Celebrating director David Fincher’s 31 years of cinematic excellence

Celebrating director David Fincher’s 31 years of cinematic excellence

As one of the world’s greatest movie makers, David Fincher, blows his 61 birthday candles, here is a walk down an unlatched carrier adorned with milestones and revolutionary movies.

Fincher, who had his debut in 1992 by directing “Alien 3”, doesn’t even want to be associated with the film, as he considers it to be his worst.

However, right after, he made what is now considered a cult classic, “Seven” in 1995, starring four of Hollywood’s brightest stars, Bradd Pitt, Morgan Freeman, Gwyneth Paltrow, and Kevin Spacey in a never-seen-before performance as the villain.

“Fight Club” then came out in 1999, starring Bradd Pitt, who with time had another collaboration with Fincher. 

Fight Club went from being hated, unappreciated, and heavily criticized when it first came out to gaining credibility and worth over time. 

Being a dark comedy narrated by a very unreliable narrator (which was hinted at throughout the whole movie yet only confirmed at the end), it told a very twisted love story that kept the audience engaged. 

After “Fight Club”, he released “Panic Room”, starring Oscar winner Jodie Foster, and Kristen Stewart, delivering a cinematic piece about survival in the middle of a crisis.

Fincher came back in 2007, with one of the best serial killer thrillers ever made, a star-studded cast, and a story with no end. 

“Zodiac”, is a slow-burn movie that sets a realistic pace, with Fincher placing humanity under a tight microscope using framing, blocking, and editing to direct the viewer’s attention to certain intricate details.

Until today, “Zodiac” is still considered one of the most realistic and authentically looking historical films that have ever been made. It’s a movie about a sickening paranoia and panic that invaded San Francisco following a series of crimes committed by the Zodiac killer.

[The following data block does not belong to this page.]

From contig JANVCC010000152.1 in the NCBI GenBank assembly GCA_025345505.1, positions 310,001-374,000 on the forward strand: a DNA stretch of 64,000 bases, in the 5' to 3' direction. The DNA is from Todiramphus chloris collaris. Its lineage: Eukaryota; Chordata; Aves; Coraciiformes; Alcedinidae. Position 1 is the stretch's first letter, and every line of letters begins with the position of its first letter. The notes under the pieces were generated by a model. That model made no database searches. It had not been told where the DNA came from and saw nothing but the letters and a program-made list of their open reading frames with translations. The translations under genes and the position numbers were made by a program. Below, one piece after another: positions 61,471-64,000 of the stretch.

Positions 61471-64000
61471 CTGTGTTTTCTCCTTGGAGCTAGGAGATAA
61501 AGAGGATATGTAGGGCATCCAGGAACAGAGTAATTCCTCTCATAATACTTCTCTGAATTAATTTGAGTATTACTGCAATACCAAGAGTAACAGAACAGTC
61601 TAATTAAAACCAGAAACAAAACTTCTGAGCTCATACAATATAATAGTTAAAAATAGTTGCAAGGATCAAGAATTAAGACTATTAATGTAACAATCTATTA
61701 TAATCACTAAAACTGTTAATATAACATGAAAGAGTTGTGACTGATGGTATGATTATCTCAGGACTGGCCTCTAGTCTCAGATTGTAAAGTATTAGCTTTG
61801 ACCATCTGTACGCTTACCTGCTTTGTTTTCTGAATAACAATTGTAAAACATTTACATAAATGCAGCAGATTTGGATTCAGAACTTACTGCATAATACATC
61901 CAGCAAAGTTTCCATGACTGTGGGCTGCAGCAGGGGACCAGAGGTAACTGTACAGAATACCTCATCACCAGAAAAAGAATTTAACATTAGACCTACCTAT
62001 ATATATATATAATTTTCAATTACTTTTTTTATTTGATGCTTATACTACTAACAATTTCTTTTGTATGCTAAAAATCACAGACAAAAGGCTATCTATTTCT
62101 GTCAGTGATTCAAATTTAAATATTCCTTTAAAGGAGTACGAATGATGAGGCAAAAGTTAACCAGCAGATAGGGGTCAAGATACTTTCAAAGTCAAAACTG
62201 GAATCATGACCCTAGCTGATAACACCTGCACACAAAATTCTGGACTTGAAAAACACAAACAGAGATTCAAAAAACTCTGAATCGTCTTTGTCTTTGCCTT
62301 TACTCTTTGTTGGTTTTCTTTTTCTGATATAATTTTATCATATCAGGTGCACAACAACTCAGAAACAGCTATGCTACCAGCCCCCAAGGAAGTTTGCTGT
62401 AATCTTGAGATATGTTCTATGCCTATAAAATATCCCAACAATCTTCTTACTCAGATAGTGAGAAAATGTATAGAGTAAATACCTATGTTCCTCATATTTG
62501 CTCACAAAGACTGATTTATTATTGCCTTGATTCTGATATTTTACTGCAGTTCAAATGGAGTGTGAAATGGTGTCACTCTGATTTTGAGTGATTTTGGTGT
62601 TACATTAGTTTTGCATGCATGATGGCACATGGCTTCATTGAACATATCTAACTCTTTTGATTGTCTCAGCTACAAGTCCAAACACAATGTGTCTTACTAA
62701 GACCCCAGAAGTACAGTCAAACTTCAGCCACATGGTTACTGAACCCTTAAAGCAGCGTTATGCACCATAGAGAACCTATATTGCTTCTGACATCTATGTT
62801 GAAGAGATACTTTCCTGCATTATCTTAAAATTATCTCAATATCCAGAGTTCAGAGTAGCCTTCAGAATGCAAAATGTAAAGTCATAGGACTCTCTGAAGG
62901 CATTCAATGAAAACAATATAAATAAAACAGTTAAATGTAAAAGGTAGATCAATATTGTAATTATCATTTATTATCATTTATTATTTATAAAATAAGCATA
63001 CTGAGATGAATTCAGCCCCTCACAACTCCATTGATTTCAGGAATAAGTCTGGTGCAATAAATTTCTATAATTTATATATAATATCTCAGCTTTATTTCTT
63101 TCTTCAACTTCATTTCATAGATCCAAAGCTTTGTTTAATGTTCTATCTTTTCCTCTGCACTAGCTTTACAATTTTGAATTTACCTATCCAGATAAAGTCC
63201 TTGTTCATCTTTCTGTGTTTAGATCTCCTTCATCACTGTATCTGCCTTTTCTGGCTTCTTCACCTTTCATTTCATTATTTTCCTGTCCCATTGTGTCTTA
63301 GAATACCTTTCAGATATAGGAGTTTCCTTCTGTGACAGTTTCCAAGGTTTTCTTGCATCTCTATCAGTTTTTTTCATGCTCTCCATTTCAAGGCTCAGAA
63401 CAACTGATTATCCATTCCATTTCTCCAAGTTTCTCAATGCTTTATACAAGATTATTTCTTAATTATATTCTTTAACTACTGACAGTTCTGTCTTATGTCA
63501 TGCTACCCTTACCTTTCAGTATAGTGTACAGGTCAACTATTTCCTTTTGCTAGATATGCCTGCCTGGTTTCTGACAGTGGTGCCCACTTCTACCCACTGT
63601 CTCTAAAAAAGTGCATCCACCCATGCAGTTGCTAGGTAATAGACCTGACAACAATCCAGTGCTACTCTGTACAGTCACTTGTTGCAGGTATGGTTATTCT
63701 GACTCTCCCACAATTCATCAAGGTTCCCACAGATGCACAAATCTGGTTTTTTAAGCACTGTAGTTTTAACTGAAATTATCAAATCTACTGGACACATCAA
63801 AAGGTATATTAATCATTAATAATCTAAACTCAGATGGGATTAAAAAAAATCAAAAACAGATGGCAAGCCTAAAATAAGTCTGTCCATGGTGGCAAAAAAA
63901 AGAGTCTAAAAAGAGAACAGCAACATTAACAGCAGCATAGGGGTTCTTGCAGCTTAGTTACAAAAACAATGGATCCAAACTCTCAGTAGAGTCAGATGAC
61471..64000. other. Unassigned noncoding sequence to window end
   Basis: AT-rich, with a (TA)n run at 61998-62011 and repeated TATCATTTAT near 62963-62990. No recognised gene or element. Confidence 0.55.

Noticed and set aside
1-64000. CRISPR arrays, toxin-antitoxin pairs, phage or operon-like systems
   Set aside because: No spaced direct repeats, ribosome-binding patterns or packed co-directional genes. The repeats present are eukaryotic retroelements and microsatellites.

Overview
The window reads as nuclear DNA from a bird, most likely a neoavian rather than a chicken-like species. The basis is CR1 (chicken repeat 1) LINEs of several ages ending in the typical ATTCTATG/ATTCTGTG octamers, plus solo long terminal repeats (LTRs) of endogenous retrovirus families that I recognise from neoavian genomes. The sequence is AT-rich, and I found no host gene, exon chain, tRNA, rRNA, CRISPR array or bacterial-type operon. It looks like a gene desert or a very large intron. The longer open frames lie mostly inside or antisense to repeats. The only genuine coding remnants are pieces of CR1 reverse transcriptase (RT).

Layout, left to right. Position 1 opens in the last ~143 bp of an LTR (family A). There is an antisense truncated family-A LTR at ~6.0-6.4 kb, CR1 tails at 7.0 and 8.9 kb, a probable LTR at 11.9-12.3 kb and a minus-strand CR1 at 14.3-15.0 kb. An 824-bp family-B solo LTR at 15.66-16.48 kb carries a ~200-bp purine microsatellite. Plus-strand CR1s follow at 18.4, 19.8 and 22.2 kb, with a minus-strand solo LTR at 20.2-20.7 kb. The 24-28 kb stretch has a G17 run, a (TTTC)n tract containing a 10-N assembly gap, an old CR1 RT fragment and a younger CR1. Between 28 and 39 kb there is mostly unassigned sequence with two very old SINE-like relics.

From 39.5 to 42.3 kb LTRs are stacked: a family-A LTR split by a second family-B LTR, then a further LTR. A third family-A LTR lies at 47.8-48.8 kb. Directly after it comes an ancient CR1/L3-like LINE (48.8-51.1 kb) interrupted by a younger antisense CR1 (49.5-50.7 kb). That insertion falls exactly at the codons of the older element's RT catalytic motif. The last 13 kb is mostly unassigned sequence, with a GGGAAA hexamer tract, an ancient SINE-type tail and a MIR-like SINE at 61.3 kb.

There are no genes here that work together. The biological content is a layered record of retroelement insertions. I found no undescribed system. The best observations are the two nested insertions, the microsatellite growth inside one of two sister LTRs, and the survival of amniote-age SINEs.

Fincher’s career went on, with “The Curious Case of Benjamin Button” being a big hit, and then, a film that director Quentin Tarantino believes is the best film of 2010, “The Social Network”, which tells the story of Marl Zuckerberg, creator of Facebook.

As the director is obsessed with digital effects, employing them way more than you’d think, he used more special effects shots in “The Social Network”, a movie about dudes yelling at each other over a social media platform, than what was used in 2014’s “Godzilla”, a movie about a giant lizard destroying the planet.

Surprisingly, “Godzilla” had 960 VFX shots, while “The Social Network” had a total of 1000 VFX shots.

“The Girl with the Dragon Tattoo”, wasn’t the successful production that studios hoped for, however, it remains one of Fincher’s most well-crafted films, with a layered storyline and unmatched ways of directing actors.

Rights after, Fincher released “Gone Girl”, which marked this decade as one of the best thrillers ever made.

Dark and eerie from the beginning, it showed the complexity of modern marriages and how they survive hardships.

“Mank” was a surprise that the world didn’t see coming, a black-and-white biopic about screenwriter Herman J. Mankiewicz and his development of the screenplay for the 1941 film Citizen Kane. 

This year, Fincher is making a comeback with “The Killer”, which is debuting at the Venice Film Festival this month.

For television, Fincher worked with Netflix on the studio’s first-ever original series, to make “House of Cards”, a very political thriller that ended in great critical claim and several awards.

He then made the now-discontinued masterpiece “Mind Hunter”, which reportedly was “too expensive” for Netflix to keep on making, leading to pulling the plug on it after two perfect seasons.

Lastly, he made “Love Death and Robots”, an adult animated anthology television Web series consisting of stand-alone episodes on love, death, and robots.


Please enter your comment!
Please enter your name here